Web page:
Some builders are dogged in their conviction that homebuyers don’t care about green. They rationalize this conclusion because homebuyers don’t typically ask for green features explicitly. However, market research consistently confirms that a majority of mainstream Americans do care about sustainable choices. A national consumer insights study completed by Walden Hyde estimates that 60 percent of Americans, roughly 185 million people, are interested in green and healthy living.
So where’s the disconnect? The problem isn’t that consumers don’t care about green. The problem is that consumers don’t necessarily care about green in the ways that builders think they should. Most home builders are not considering consumers’ values and motivations with regard to sustainability. Instead they are projecting (either intentionally or unintentionally) their values about green onto consumers. Consider how many builders insist the only valuable green home attribute is that it delivers energy savings – see my “Are You Willing to Bet it All on Energy Efficiency” post that discusses the error in this way of thinking.
Effective green marketing is no different than effective marketing in general. Marketing messages always need to resonate with customers’ interests and concerns. With that in mind, below are what I believe are the five most important rules for marketing green homes:
Two irrefutable facts: (1) Performance is king; and (2) green homes are better-built homes.
I am confounded by how few builders promote the quality aspect of green construction. Consumers want products that perform well. Innumerable studies conclude that a product’s performance trumps eco-attributes. But if a consumer can get superior performance AND sustainable features, that will govern their product selection. Just don’t ask them to sacrifice performance because a product is green. A number of successful brands are capitalizing on superior performance with a coincidental benefit of sustainability. Consider the Tesla Motor ads: “It’s not about energy, it’s about POWER.” “Enough speed to leave anything behind, starting with FOSSIL FUEL.” Tesla is selling its sporty roadster as fast as they can make them, and their clients comprised mostly of wealthy alpha males are certainly not looking for lower gas bills. Tesla’s electric engine serves up sustainability on top of highly-ranked performance. Mythic Paint, the fastest growing paint company in the world, is another excellent example from consumer marketing. The Mythic tagline is “Legendary Performance” and it floats atop their logo with “Non-toxic paint” below. Here is a product that offers not merely low toxicity, but zero toxicity, and still their emphasis is on performance.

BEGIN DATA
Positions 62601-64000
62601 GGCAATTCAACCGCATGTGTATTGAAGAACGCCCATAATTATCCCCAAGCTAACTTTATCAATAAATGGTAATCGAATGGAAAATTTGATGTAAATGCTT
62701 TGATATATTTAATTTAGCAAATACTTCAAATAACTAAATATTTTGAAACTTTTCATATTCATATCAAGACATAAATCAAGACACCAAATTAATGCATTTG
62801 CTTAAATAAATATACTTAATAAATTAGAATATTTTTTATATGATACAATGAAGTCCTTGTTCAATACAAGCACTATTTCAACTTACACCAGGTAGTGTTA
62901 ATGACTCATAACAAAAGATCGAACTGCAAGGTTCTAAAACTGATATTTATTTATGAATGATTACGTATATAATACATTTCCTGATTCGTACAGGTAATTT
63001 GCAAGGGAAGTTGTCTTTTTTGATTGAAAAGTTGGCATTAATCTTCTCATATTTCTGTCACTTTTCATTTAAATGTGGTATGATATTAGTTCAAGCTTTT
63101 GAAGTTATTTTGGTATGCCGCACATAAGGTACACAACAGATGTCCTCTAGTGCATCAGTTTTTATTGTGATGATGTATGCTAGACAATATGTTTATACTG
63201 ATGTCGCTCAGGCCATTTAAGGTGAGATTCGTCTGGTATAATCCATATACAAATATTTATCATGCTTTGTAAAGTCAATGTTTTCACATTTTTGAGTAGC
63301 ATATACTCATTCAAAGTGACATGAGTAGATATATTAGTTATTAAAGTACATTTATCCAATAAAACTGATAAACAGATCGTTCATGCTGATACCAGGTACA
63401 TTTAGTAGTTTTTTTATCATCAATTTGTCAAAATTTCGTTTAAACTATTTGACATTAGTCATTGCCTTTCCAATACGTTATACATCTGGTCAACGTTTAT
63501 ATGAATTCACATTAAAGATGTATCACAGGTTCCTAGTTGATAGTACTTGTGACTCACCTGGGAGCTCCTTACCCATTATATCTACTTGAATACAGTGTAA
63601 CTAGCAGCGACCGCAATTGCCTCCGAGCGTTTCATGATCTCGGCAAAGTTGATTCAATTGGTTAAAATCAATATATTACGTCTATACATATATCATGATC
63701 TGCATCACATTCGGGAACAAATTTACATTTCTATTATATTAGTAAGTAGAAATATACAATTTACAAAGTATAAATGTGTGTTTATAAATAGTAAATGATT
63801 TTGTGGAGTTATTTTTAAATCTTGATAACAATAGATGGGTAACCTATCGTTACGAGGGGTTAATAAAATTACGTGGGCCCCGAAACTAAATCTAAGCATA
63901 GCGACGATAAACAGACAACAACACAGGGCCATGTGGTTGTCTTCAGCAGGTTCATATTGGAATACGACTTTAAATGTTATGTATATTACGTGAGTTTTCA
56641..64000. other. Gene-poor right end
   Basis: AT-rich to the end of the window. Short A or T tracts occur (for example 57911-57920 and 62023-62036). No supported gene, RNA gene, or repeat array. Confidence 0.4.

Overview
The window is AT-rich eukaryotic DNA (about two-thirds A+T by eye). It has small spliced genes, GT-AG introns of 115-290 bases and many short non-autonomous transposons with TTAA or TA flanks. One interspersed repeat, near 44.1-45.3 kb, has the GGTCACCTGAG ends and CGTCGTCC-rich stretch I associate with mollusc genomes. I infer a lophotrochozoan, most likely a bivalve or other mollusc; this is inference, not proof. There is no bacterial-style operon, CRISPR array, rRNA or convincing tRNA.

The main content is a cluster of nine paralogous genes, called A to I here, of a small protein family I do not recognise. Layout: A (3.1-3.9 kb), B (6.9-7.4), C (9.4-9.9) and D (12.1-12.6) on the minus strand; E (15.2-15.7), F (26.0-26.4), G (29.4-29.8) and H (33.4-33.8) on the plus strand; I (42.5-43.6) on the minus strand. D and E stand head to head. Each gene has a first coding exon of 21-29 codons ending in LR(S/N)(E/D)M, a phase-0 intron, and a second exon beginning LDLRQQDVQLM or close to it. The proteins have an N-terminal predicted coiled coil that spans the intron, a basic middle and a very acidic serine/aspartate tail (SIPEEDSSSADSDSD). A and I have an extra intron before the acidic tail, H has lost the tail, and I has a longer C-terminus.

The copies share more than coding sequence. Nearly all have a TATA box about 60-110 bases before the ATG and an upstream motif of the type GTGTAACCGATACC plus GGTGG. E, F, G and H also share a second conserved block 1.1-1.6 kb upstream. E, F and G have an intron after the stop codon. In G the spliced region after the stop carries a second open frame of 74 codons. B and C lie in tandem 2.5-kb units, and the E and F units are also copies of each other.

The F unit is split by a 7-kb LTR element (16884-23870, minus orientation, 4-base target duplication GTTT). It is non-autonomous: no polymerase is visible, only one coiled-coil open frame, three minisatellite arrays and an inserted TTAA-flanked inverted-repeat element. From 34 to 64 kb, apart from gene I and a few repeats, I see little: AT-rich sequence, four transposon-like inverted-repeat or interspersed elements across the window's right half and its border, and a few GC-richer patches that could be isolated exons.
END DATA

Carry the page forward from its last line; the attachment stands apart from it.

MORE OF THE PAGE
So performance is paramount to consumers. But how can a builder demonstrate that the home they build performs better than other homes? Builders can demonstrate superior performance by using the National Green Building Standard (NGBS) to design and construct their homes and seeking third-party certification to prove their home is NGBS-compliant. The NGBS is a rigorous, national, above-code green building system.
How does the NGBS improve a home’s quality? First, the NGBS mandates certain green building practices considered essential to a home’s performance. Second, it offers builders a menu of green building practices all aimed at boosting the overall quality of construction. Third, homes that attain NGBS Green Certification have been inspected at least twice by an independent, third-party verifier to ensure that the home meets the NGBS’s stringent requirements.
A rigorous national standard and third-party certification attests to an NGBS Green Certified home’s quality. Consequently, builders who construct NGBS Green Certified homes have a distinct advantage over their code-minimum competitors. Once you’ve established your quality bonafides, flaunt your home’s environmental attributes. NGBS Green Certified homes are more comfortable, have a healthier indoor environment, and are more durable. Say it loud and say it proud! NGBS Green homes have more, do more, and save more than the other homes a buyer may be considering.
Straight talk can be very effective. But I’ve found builders are typically unwilling to play hardball with their marketing. Why not ask, “Would you rather live in a home intentionally designed to manage moisture or not?” or “Do you want to live in a home with ventilated combustion equipment or risk carbon monoxide poisoning?”